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Gout - 10 Things You Should Know

From Early Symptoms to Disease Management

By

Updated May 30, 2014

Written or reviewed by a board-certified physician. See About.com's Medical Review Board.

Gouty inflammation
Taka Morita/Wikimedia Commons/CC BY-SA 3.0

Gout is considered one of the most painful types of arthritis. There are other types of arthritis that mimic gout symptoms, so it's important to consult with your doctor, get an accurate diagnosis and proper treatment. I've pulled together 10 things you should know, especially if you suspect that you may have gout.

1 - Gout is accurately diagnosed through the identification of characteristic crystals.

A gout attack develops when excess uric acid accumulates in the body and crystals are deposited in the affected joints. A microscopic examination of joint fluid reveals the presence of monosodium urate crystals. Tophi, deposits of uric acid under the skin, also can develop (especially in advanced gout).

2 - Blood uric acid levels can be misleading.

During a gout attack, blood uric acid levels can be low or temporarily normal. Also, blood uric acid levels can be elevated (known as hyperuricemia) in people who do not have gout.

3 - Though the big toe is the most common joint affected by gout, other joints may be affected.

It's important to understand the stages of gout so that you recognize when gout symptoms are affecting one of your joints:

  • asymptomatic hyperuricemia - high level of blood uric acid without any symptoms of gout
  • acute intermittent gout - one joint is painful, swollen, and hot (without treatment, symptoms may last 2 weeks or less; less with treatment)
  • chronic tophaceous gout - affected joint is uncomfortable and swollen much of the time; more than one joint may become involved; crystals begin to form tophi; kidney stones may develop

4 - Uric acid results from the breakdown of purines. Purines are part of all human tissue and found in many foods.

Excess uric acid can be caused by an over-production of uric acid by the body or the under-elimination of uric acid by the kidneys. About 10% of people with hyperuricemia produce too much uric acid. More than 90% of people who have gout do not excrete enough uric acid in their urine.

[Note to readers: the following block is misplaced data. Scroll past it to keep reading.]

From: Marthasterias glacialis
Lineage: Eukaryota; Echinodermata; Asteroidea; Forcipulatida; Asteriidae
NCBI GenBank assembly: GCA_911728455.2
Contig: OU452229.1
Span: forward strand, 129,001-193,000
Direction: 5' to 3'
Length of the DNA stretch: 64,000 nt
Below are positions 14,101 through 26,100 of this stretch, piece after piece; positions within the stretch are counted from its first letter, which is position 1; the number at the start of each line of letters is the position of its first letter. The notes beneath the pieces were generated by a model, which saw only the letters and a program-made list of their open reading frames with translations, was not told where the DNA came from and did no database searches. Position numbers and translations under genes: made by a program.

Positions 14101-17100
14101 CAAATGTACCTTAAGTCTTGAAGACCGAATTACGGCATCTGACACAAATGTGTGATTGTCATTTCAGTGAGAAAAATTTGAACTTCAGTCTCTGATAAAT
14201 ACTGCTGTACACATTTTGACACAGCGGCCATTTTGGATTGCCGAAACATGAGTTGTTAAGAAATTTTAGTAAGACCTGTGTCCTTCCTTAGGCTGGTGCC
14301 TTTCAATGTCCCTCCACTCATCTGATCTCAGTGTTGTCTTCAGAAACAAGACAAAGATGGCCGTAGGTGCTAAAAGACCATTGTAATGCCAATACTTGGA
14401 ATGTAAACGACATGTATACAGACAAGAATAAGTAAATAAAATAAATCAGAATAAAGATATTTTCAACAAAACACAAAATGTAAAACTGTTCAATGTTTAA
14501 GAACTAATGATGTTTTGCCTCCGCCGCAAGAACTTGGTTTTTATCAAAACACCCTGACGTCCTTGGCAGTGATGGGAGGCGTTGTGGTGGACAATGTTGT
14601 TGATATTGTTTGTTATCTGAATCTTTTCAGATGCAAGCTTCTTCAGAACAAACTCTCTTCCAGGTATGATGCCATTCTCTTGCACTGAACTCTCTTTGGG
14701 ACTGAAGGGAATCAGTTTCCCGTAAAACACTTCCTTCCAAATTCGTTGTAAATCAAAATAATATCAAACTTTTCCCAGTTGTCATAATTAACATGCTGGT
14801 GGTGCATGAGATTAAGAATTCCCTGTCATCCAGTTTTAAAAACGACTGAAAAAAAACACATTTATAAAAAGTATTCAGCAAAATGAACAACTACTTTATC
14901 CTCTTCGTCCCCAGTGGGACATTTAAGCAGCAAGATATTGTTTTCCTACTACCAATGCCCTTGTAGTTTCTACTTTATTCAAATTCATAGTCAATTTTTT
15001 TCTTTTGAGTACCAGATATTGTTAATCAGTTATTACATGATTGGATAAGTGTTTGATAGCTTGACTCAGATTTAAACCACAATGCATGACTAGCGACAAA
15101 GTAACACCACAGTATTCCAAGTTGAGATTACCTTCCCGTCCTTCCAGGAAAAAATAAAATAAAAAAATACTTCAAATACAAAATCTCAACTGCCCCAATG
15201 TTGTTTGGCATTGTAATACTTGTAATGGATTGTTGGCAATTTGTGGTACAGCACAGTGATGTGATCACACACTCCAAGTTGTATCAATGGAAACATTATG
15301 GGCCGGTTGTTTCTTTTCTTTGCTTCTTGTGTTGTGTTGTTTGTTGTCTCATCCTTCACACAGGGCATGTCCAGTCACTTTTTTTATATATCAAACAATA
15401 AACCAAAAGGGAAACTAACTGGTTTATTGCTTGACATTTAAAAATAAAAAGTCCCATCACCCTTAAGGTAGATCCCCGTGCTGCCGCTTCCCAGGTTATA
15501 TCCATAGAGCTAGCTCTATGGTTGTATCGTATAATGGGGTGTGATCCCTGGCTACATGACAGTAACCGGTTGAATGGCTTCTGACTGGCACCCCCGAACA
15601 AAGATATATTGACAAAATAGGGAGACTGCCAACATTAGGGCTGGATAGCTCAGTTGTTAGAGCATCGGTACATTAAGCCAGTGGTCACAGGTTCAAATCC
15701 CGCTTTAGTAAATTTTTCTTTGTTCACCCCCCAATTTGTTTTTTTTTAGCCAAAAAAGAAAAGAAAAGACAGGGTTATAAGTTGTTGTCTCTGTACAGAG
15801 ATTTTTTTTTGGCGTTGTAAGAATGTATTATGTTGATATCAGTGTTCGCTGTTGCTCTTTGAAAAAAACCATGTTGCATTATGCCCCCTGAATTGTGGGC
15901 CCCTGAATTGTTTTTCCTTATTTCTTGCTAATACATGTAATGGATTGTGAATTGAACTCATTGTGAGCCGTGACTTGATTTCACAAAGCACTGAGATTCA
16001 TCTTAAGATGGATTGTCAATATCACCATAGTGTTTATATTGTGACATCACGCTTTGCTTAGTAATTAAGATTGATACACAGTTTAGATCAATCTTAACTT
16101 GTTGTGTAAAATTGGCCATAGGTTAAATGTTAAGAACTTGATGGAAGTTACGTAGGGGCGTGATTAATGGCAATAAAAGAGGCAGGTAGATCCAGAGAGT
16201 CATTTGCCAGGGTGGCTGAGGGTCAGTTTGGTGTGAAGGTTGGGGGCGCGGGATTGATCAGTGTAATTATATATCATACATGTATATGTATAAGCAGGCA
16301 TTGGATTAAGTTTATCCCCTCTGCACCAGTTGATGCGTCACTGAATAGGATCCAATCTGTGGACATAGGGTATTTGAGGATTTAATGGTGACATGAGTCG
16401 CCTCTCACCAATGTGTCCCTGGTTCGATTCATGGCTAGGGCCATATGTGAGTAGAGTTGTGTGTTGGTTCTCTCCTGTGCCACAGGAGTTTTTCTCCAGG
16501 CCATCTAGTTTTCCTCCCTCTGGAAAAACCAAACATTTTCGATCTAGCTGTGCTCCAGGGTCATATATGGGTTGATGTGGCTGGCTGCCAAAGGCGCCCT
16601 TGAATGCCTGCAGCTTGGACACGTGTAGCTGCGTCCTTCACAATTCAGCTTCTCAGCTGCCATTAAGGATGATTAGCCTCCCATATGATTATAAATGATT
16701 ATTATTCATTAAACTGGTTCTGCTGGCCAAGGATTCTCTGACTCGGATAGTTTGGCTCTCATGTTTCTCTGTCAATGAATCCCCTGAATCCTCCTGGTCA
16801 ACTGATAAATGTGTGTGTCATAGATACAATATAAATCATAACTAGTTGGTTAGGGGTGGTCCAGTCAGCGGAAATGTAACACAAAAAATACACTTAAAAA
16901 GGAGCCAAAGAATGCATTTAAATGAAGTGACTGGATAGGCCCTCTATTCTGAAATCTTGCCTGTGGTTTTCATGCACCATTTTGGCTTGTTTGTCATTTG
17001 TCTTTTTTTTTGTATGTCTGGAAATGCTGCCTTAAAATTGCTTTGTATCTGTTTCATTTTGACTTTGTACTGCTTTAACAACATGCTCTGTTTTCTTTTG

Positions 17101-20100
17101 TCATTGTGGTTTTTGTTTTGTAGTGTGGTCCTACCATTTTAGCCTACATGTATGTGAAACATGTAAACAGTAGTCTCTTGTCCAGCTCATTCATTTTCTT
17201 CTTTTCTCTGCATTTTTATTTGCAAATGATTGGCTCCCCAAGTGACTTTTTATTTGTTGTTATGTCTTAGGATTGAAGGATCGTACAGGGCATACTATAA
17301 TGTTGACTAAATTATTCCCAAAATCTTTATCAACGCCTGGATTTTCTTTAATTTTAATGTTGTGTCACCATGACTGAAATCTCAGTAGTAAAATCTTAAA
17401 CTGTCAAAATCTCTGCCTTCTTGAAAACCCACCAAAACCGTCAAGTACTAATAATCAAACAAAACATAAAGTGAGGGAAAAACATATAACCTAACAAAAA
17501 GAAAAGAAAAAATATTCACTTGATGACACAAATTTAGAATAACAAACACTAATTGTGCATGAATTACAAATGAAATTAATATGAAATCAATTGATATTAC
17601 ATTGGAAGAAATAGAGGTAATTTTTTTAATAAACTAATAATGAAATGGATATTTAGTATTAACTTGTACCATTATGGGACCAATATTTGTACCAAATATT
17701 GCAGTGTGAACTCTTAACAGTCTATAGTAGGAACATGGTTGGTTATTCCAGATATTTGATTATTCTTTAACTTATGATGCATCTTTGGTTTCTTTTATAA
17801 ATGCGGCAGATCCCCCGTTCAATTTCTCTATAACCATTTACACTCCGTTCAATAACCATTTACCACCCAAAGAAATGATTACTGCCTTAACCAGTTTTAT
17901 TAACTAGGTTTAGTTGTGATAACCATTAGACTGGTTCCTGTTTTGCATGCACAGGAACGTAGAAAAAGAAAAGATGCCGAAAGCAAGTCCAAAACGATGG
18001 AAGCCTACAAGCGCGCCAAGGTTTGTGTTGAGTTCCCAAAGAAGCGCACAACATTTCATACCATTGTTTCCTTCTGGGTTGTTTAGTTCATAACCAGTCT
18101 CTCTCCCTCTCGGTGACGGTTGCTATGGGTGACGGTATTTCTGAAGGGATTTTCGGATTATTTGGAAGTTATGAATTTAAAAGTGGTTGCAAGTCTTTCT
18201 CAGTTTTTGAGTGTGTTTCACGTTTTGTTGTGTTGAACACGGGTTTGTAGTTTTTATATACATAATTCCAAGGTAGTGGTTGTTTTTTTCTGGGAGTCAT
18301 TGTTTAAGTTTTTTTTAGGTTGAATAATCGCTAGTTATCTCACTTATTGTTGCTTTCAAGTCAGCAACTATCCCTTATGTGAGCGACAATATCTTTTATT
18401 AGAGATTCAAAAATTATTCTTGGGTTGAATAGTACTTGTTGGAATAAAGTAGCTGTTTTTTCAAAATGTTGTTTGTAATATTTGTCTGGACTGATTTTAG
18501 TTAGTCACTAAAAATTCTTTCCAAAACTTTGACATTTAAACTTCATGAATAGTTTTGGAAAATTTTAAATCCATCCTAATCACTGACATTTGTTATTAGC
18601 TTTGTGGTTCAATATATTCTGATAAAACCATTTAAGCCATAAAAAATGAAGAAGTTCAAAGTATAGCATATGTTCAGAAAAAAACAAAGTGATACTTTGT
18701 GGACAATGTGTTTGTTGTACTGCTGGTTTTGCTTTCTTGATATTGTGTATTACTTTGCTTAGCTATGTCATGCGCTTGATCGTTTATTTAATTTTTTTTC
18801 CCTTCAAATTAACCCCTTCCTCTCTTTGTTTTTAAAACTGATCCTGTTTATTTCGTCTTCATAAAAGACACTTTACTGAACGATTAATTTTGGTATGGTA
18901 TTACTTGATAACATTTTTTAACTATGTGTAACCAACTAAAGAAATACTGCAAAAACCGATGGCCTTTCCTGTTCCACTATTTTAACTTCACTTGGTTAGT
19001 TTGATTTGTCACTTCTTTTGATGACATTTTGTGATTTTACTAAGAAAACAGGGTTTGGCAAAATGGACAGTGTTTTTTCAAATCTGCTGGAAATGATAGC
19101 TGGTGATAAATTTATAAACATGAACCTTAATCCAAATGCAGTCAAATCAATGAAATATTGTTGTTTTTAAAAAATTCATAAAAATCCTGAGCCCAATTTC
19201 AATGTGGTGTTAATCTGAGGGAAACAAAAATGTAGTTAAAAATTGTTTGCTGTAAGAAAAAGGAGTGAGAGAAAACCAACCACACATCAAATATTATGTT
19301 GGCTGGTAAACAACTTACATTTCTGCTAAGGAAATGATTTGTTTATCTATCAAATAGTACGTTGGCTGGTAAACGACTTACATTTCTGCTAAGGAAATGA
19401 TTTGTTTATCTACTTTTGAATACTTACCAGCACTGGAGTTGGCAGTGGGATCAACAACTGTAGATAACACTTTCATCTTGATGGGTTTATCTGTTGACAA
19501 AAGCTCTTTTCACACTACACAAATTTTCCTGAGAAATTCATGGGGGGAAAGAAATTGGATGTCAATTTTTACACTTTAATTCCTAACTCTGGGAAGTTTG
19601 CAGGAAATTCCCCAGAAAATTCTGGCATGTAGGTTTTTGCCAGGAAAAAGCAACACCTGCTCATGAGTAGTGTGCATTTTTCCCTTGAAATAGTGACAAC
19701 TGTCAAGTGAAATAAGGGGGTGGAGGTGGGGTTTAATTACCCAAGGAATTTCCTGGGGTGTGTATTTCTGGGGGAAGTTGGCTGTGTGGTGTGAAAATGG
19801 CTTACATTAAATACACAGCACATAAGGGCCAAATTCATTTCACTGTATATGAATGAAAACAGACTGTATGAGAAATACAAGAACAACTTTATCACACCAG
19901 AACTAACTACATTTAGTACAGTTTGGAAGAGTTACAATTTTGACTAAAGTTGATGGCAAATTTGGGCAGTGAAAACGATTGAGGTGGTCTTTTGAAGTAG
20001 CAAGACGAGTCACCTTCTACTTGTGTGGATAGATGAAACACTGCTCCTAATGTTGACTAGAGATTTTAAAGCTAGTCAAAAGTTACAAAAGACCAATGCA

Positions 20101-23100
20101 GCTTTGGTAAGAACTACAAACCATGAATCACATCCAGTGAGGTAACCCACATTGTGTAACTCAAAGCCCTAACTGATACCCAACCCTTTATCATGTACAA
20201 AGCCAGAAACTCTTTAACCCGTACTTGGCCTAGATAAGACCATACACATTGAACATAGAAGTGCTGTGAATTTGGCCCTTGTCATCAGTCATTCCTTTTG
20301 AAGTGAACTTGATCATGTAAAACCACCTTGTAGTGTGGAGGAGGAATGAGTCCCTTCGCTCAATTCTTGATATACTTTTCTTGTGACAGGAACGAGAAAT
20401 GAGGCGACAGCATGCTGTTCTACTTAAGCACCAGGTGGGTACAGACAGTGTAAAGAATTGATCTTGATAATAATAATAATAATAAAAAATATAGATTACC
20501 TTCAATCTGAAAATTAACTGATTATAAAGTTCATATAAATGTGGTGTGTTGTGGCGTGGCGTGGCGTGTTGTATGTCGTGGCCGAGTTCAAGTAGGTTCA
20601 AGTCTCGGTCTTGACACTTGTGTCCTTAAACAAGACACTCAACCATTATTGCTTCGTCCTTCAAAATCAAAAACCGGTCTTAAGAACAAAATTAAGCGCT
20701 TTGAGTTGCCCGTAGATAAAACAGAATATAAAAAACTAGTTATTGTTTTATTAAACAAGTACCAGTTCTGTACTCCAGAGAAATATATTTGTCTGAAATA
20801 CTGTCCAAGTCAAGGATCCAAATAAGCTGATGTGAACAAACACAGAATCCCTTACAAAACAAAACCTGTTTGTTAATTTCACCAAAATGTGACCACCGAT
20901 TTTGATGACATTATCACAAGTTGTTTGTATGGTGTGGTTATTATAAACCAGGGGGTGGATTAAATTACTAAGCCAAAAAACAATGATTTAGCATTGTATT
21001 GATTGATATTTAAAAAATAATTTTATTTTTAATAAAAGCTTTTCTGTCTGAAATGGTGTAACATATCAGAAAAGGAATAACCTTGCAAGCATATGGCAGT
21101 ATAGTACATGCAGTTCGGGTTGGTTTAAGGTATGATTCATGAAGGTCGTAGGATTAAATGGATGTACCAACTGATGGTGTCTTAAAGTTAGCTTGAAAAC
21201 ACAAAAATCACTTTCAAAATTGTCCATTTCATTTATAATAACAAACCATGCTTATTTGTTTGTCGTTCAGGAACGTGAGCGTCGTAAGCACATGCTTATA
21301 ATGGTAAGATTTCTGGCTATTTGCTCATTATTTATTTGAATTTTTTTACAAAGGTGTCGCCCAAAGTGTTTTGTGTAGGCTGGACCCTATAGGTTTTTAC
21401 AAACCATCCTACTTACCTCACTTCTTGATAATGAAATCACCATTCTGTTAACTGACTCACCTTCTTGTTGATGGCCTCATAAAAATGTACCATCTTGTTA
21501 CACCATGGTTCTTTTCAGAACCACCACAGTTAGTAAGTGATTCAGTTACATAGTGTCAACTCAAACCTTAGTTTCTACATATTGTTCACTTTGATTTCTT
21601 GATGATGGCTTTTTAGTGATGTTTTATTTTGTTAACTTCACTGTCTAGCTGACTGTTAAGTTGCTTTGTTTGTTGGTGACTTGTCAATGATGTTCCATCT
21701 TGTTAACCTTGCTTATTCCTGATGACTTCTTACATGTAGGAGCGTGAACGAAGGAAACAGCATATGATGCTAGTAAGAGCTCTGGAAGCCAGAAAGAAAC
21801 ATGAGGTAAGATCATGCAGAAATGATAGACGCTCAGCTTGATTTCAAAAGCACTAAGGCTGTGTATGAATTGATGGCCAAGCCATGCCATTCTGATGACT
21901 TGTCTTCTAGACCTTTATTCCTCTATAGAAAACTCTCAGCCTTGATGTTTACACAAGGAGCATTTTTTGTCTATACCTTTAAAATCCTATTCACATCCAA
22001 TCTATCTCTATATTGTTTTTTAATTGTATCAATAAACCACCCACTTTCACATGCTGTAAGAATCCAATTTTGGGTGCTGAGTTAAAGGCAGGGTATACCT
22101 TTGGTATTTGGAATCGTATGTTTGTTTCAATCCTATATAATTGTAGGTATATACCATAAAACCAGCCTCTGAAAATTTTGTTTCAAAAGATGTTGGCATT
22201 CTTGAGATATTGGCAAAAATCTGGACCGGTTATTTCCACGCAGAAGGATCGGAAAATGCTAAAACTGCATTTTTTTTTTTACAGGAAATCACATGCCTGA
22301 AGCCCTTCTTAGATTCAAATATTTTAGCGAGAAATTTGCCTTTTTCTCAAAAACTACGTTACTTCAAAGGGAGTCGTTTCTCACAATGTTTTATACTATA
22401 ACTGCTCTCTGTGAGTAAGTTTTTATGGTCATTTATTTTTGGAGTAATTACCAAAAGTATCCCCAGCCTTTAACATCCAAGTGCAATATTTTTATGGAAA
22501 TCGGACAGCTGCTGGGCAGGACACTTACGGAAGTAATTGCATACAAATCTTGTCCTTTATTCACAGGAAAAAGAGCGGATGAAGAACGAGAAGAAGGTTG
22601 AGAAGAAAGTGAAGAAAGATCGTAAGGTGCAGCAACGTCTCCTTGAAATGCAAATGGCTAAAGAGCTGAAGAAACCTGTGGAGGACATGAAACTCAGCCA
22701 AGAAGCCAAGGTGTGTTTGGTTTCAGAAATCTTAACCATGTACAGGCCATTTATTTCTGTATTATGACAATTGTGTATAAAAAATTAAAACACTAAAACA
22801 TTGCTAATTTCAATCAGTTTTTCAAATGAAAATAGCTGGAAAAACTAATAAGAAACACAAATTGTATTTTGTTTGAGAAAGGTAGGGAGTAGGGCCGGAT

5 - There are certain triggers that can cause a gout attack.

Potential triggers of gout attacks include:

  • Medications (e.g., loop and thiazide diuretics) that affect kidney function
  • Cyclosporine (a drug given to organ transplant recipients)
  • Low-dose aspirin can raise blood uric acid levels
  • Urate-lowering drugs, such as allopurinol and probenecid, can cause a sharp fall in uric acid which acts as a trigger
  • Obesity, hypertension (high blood pressure), hyperlipidemia (high blood fats), and diabetes
  • Alcohol consumption
  • Joint injury, surgical stress, acute medical illness
  • Fad diets, fasting, and dehydration
  • Lead exposure
  • Body temperature (gout tends to form in colder body parts)

6 - There are four goals of gout treatment.

To attain a successful treatment outcome for gout:

  • Acute attacks must be stopped.
  • Pain and inflammation must be relieved quickly.
  • Future attacks must be prevented.
  • Tophi, kidney stones, and renal disease must be prevented.

7 - Treating an acute gout attack can involve resting the affected joint and taking prescribed medications.

NSAIDs, and especially indomethacin, are commonly prescribed during an acute gout attack to control inflammation. Colchicine, a preferred treatment for acute gouty arthritis and most effective if given early in the attack, can provide pain relief within 48 hours. Prednisone or ACTH (adrenocorticotropic hormone) can be given to patients who cannot take NSAIDs or colchicine.

8 - To prevent future attacks, diet and lifestyle changes, along with urate-lowering medications, can be helpful.

Allopurinol is most commonly prescribed to lower uric acid in people with gout. Allopurinol blocks production of uric acid. Probenecid helps kidneys eliminate uric acid and is prescribed to patients with good kidney function, no history of kidney stones, who are willing to drink 2 liters of fluids on a daily basis. People who have chronic gout typically require lifetime treatment with drugs in order to lower uric acid levels.

In 2009, Uloric was FDA-approved for the management of chronic hyperuricemia in gout. In 2010, Krystexxa was FDA-approved as a gout treatment option for people unable to use conventional treatment options.

9 - Prevalence statistics from the Arthritis Foundation indicate that 6.1 million Americans have had at least one gout attack.

Gout accounts for 5% of all arthritis cases. Men who are 40-59 years old are the most likely group to develop gout. Women also can develop gout but usually not until after menopause. Gout is uncommon in children and young adults.

10 - Unless gout is properly managed, the disease can affect quality of life, including work productivity.

One published study concluded that gout had a significant impact on work absence and work productivity. In the study, employees with gout had 4.56 more annual absence days than people without gout.

Sources:

Gout. American College of Rheumatology. H. Ralph Schumacher, MD. 9/2012.
http://www.rheumatology.org/Practice/Clinical/Patients/Diseases_And_Conditions/Gout/

Gout. Arthritis Foundation. Accessed 09/09/13
http://www.arthritis.org/conditions-treatments/disease-center/gout/

The Impact of Gout on Work Absence and Productivity. Value in Health. July/Aug 2007.
http://www.ingentaconnect.com/search/article?title=Impact+of+Gout+on+Work+Absence+and+Productivity&title_type=tka&year_from=1998&year_to=2007&database=1&pageSize=20&index=1

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